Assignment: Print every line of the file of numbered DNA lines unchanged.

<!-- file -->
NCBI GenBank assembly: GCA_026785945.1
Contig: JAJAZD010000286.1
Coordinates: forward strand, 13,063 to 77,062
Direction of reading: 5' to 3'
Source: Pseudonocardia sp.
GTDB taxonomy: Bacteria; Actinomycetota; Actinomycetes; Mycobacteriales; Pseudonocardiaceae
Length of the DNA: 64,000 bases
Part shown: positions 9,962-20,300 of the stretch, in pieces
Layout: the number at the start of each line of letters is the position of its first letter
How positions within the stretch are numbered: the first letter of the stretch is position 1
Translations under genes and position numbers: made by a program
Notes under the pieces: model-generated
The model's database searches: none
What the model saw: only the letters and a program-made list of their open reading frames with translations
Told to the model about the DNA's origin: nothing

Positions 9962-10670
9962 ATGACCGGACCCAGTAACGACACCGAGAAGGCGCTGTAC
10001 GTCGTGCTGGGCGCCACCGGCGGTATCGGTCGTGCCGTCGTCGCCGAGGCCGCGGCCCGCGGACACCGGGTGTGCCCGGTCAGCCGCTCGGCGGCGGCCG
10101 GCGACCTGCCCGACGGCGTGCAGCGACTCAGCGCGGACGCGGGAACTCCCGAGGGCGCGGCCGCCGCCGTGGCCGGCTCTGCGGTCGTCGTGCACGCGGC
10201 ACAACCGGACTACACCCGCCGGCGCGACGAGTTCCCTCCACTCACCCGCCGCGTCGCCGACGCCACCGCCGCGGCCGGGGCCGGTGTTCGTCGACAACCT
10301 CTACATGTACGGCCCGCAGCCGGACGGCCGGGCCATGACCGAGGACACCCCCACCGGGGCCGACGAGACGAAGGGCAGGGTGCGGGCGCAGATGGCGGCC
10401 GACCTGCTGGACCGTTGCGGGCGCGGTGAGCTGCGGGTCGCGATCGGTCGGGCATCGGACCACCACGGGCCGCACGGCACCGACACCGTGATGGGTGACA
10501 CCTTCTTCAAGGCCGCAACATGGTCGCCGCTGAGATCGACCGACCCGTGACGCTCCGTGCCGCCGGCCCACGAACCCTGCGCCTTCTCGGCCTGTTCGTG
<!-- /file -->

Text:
NCBI GenBank assembly: GCA_026785945.1
Contig: JAJAZD010000286.1
Coordinates: forward strand, 13,063 to 77,062
Direction of reading: 5' to 3'
Source: Pseudonocardia sp.
GTDB taxonomy: Bacteria; Actinomycetota; Actinomycetes; Mycobacteriales; Pseudonocardiaceae
Length of the DNA: 64,000 bases
Part shown: positions 9,962-20,300 of the stretch, in pieces
Layout: the number at the start of each line of letters is the position of its first letter
How positions within the stretch are numbered: the first letter of the stretch is position 1
Translations under genes and position numbers: made by a program
Notes under the pieces: model-generated
The model's database searches: none
What the model saw: only the letters and a program-made list of their open reading frames with translations
Told to the model about the DNA's origin: nothing

Positions 9962-10670
9962 ATGACCGGACCCAGTAACGACACCGAGAAGGCGCTGTAC
10001 GTCGTGCTGGGCGCCACCGGCGGTATCGGTCGTGCCGTCGTCGCCGAGGCCGCGGCCCGCGGACACCGGGTGTGCCCGGTCAGCCGCTCGGCGGCGGCCG
10101 GCGACCTGCCCGACGGCGTGCAGCGACTCAGCGCGGACGCGGGAACTCCCGAGGGCGCGGCCGCCGCCGTGGCCGGCTCTGCGGTCGTCGTGCACGCGGC
10201 ACAACCGGACTACACCCGCCGGCGCGACGAGTTCCCTCCACTCACCCGCCGCGTCGCCGACGCCACCGCCGCGGCCGGGGCCGGTGTTCGTCGACAACCT
10301 CTACATGTACGGCCCGCAGCCGGACGGCCGGGCCATGACCGAGGACACCCCCACCGGGGCCGACGAGACGAAGGGCAGGGTGCGGGCGCAGATGGCGGCC
10401 GACCTGCTGGACCGTTGCGGGCGCGGTGAGCTGCGGGTCGCGATCGGTCGGGCATCGGACCACCACGGGCCGCACGGCACCGACACCGTGATGGGTGACA
10501 CCTTCTTCAAGGCCGCAACATGGTCGCCGCTGAGATCGACCGACCCGTGACGCTCCGTGCCGCCGGCCCACGAACCCTGCGCCTTCTCGGCCTGTTCGTG